Since the first portion 31 of the auxiliary capacitance line CL overlaps the scanning line G in planar view, as compared to a case where the auxiliary capacitance line CL does not overlap the scanning line G, the pixel layout can be made more efficient. In this way, the pixels PX can be reduced in size. Further, the area (aperture ratio) of the aperture AP in each sub-pixel SP can be increased.

The auxiliary capacitance line CL and the second gate electrode GE2 of the second switching element SW2 arranged in the surrounding area SA are formed in the same layer as each other. Therefore, the auxiliary capacitance line CL and the second switching element SW2 can be formed in the single manufacturing process, and consequently the manufacturing cost can be reduced.

Still further, the relay electrode RE, and the second source electrode SE2 and the second drain electrode DE2 of the second switching element SW2 are formed in the same layer as each other. Therefore, the relay electrode RE, the second source electrode SE2, and the second drain electrode DE2 can be formed in the single manufacturing process, and consequently the manufacturing cost can be reduced.

In addition to those described above, various other advantages can be achieved from the present embodiment.

Second Embodiment

The second embodiment will be described. Unless otherwise specified, the present embodiment has the same structures and advantages as those of the first embodiment.

FIG. 5 is a schematic plan view of three sub-pixels SP included in one pixel PX in the display device 1 of the present embodiment. The structure shown in the drawing is different from the structure shown in FIG. 2 in the scanning line G and the first gate electrode GE1. That is, in the example shown in FIG. 5, the scanning line G and the first gate electrode GE1 are not integrally formed with each other. The scanning line G and the first gate electrode GE1 are connected to each other in a position P5. The first gate electrode GE1 extends from the position P5 in the first direction X in such a way as to overlap the scanning line G, and then bends and extends in the second direction Y.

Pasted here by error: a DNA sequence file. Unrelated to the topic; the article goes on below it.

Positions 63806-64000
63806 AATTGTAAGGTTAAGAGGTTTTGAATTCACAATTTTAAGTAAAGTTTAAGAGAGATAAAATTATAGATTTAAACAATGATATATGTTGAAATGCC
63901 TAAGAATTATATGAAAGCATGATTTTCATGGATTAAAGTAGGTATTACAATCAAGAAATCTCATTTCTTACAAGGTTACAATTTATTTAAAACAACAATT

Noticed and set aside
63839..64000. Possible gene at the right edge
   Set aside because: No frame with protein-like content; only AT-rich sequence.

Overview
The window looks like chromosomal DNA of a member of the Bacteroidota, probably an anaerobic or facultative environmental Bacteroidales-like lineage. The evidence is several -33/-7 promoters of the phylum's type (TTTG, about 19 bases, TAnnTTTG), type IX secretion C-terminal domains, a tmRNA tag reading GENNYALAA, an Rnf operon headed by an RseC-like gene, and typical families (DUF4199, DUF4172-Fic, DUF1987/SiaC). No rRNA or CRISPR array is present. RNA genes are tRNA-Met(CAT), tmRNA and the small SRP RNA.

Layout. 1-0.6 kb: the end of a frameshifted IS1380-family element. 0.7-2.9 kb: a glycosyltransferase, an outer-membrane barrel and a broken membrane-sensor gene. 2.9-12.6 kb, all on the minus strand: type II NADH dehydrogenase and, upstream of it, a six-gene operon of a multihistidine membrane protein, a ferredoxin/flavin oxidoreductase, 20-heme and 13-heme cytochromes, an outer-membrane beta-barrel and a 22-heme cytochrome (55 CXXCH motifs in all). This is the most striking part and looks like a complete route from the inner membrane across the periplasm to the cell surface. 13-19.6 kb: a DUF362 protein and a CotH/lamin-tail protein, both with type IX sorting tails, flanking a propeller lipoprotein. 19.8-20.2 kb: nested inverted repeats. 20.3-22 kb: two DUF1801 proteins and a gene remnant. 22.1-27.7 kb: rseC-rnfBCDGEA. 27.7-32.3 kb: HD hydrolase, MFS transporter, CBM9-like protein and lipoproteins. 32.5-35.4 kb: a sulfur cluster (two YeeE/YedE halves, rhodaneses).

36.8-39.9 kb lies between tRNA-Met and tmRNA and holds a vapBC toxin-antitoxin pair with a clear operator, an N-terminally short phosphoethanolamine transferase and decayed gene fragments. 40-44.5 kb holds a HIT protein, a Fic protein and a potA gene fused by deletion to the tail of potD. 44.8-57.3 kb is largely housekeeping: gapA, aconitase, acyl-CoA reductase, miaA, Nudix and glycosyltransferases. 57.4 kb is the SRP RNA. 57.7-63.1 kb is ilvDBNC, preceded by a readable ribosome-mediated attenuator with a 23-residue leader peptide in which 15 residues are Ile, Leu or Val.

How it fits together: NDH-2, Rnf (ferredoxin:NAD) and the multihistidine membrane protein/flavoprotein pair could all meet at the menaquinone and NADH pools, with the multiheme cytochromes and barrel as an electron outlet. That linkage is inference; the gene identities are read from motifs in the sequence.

FIG. 6 is a schematic sectional view of the first substrate SUB1 taken along line VI-VI of FIG. 5. The first gate electrode GE1 is formed on the fourth insulating layer 14 and is covered with the fifth insulating layer 15. The scanning line G is formed on the fifth insulating layer 15 and is covered with the sixth insulating layer 16. The scanning line G is in contact with the first gate electrode GE1 in the position P5 via a fifth contact hole C5 provided in the fifth insulating layer 15.

In the structure shown in FIGS. 5 and 6, the scanning line G is formed in the first layer. The first layer in the present embodiment corresponds to the layer above the fifth insulating layer 15 (in other words, below the sixth insulating layer 16). The above-described relay electrode RE, the second source electrode SE2, and the second drain electrode DE2 are formed also in the first layer. It is possible to form the scanning line G, the relay electrode RE, the second source electrode SE2, and the second drain electrode DE2 in the same manufacturing process, for example, by forming a metal layer on the fifth insulating layer as a base film and then patterning the metal layer.

Further, the auxiliary capacitance line CL, the shield SLD, and the second gate electrode GE2 are formed in the second layer. As in the case with the first embodiment, the second layer in the present embodiment corresponds to the layer above the second insulating layer 12 (in other words, below the third insulating layer 13).

Further, the first gate electrode GE1 is formed in the third layer between the first layer and the second layer. The third layer in the present embodiment corresponds to the layer above the fourth insulating layer 14 (in other words, below the fifth insulating layer 15).